In other words, they decide what rules apply after they see the results. When a negative result occurs, it’s not because the treatment doesn’t work, only that the methodology used to test it failed. X treatment works, but this study failed to demonstrate that fact. That is a dishonest way of performing scientific studies.
Also dishonest, is the re-branding of models that are currently not acceptable forms of evidence, to be less factual but sound more credible. Much in the way a PR consultant will call for a creative new talking point to replace a label with bad press, natural medicine advocates will suggest dropping the word anecdotal from the vernacular in favor of “uncontrolled clinical observations.” A bit easier to swallow for those who are not savvy research professionals.
Since the creation of OAM (Office of Alternative Medicine) by the United States Congress in 1992 strong-armed by CAM friendly Senator Tom Harkin of Iowa, the National Center for Complementary and Alternative Medicine has played a different game than the rest of National Institute of Health standards. Because they couldn’t get funding playing by regular NIH rules, Tom Harkin and his committee instituted different rules so that grants could be permitted to fund studies of treatments which had been previously discredited or shown unreliable.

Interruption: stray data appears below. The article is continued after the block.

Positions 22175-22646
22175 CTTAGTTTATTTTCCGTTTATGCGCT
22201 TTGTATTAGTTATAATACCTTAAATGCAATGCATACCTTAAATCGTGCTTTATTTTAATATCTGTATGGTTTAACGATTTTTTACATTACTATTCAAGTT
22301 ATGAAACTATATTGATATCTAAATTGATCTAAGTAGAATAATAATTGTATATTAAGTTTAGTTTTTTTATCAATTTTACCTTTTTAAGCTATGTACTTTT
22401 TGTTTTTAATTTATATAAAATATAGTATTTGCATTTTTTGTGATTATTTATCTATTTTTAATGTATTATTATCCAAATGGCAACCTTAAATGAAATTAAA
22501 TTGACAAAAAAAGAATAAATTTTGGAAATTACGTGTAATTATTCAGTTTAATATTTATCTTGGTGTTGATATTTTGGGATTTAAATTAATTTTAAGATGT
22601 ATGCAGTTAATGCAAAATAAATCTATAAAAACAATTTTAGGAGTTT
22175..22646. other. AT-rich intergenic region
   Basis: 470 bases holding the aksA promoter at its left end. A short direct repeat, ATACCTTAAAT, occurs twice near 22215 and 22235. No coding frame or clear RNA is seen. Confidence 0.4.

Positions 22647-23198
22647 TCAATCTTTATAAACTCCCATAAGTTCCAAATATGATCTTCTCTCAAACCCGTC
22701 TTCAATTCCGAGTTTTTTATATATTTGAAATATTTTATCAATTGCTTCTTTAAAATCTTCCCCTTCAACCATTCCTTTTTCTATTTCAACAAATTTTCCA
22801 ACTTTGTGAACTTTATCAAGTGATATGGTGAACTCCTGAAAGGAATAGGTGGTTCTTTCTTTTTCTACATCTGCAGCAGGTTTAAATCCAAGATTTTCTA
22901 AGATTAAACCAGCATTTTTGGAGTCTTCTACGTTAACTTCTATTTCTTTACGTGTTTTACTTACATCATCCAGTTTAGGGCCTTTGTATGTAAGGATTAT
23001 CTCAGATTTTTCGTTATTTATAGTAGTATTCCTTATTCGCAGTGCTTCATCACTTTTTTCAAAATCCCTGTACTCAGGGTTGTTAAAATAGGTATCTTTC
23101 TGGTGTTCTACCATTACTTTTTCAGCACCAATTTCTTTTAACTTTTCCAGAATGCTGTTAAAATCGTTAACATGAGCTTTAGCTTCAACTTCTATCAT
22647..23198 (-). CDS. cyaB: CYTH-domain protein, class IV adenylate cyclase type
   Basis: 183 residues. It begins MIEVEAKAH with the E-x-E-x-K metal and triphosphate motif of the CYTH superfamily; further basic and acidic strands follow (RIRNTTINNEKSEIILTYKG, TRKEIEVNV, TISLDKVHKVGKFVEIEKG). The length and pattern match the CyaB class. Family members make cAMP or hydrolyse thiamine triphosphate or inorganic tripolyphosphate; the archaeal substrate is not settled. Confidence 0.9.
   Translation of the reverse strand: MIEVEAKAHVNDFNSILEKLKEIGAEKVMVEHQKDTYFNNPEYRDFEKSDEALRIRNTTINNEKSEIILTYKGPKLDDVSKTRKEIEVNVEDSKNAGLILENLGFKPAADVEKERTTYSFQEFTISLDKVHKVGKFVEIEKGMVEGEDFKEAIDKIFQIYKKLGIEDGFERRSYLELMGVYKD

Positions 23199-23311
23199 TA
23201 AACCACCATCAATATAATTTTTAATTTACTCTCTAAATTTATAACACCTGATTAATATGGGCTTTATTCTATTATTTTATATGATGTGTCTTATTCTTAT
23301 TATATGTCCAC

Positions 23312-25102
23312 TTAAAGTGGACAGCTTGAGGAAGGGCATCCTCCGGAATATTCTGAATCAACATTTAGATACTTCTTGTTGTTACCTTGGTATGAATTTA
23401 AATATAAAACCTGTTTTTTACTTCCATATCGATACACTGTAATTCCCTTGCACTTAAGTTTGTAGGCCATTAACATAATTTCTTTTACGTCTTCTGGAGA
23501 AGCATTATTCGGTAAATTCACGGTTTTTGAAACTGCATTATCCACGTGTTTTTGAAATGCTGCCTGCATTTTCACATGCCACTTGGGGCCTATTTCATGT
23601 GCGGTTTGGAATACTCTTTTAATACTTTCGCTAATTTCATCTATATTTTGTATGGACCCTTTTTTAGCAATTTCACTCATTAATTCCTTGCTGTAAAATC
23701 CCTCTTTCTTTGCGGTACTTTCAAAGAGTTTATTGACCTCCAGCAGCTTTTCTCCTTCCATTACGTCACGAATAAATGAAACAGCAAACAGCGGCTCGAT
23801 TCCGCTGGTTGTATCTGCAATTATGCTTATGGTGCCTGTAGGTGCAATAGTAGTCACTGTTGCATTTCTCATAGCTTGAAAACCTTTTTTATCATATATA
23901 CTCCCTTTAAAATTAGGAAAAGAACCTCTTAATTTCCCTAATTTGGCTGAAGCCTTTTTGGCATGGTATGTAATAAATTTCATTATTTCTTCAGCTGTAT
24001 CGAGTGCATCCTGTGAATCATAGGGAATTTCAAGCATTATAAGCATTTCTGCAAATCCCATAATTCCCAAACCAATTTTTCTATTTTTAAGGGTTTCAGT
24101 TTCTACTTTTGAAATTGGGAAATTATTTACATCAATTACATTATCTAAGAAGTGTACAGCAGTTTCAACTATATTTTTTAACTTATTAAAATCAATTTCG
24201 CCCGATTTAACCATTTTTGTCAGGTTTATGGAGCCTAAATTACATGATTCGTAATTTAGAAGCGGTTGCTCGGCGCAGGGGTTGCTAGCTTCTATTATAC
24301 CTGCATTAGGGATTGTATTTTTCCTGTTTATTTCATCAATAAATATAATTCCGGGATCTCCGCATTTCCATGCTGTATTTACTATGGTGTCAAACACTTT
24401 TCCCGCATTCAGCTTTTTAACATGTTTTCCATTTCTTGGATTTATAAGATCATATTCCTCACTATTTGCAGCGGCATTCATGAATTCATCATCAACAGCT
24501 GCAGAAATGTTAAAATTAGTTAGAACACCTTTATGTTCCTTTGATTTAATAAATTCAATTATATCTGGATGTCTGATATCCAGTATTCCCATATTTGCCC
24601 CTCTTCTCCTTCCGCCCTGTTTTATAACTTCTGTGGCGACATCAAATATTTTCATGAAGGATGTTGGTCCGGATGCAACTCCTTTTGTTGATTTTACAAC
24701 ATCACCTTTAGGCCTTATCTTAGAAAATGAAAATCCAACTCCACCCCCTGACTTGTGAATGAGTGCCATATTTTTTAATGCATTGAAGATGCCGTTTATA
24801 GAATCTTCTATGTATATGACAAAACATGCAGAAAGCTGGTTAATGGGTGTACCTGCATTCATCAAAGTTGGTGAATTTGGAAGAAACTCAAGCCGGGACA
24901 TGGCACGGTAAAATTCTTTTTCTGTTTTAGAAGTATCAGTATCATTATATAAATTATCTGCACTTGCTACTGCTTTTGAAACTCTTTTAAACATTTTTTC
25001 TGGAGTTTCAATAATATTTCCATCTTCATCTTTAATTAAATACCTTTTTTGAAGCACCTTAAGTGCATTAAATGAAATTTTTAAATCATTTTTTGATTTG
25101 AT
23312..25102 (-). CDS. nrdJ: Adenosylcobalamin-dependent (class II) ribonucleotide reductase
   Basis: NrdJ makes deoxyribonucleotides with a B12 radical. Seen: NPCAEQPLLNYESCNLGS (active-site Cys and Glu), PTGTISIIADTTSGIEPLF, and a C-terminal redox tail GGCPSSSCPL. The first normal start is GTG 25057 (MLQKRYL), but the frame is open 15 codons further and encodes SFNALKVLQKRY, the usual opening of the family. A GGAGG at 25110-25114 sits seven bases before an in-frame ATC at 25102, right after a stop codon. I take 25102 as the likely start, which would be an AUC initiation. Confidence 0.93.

Even after a number of years of ineffective treatments continue receiving multiplying portions of the federal budget, there are still very few people calling for the reevaluation of this system of “alternatives.” Furthermore, the more extreme of alternative treatments that by any other standard would be considered unethical, are now protected in many states by “health freedom” laws, especially when the patient is considered terminal and has reached the end of the line as far as conventional medicine. Hmm…double standard much?
While I am not against the dignity of a person who is dying to choose how they want to be treated, it is my opinion that those who would offer an unproven, non-FDA approved treatment method for desperate patients are practicing unethically. Even if the treatment in question would not be at high risk for causing greater harm (which, frighteningly, many of them do), a placebo-type therapy is also unethical, because the practitioner is essentially lying to patients for a profit. These same practitioners are usually sheltered from malpractice suits because, again, they are playing by a different set of rules.
When a person or a group decides to change the already established rules, it is only for their benefit. Whether it’s to avoid punishment, financial loss, strategic disadvantage, or emotional disappointment, it’s a selfish act. As a child, that’s to be expected and is just part of growing up. When adults do it, it’s unfair to the other players, and disregards the societal responsibility of which we are all bestowed. Believers in natural medicine are sometimes the worst offenders, and this, to me, undermines the very trust that is required for a mutual transaction.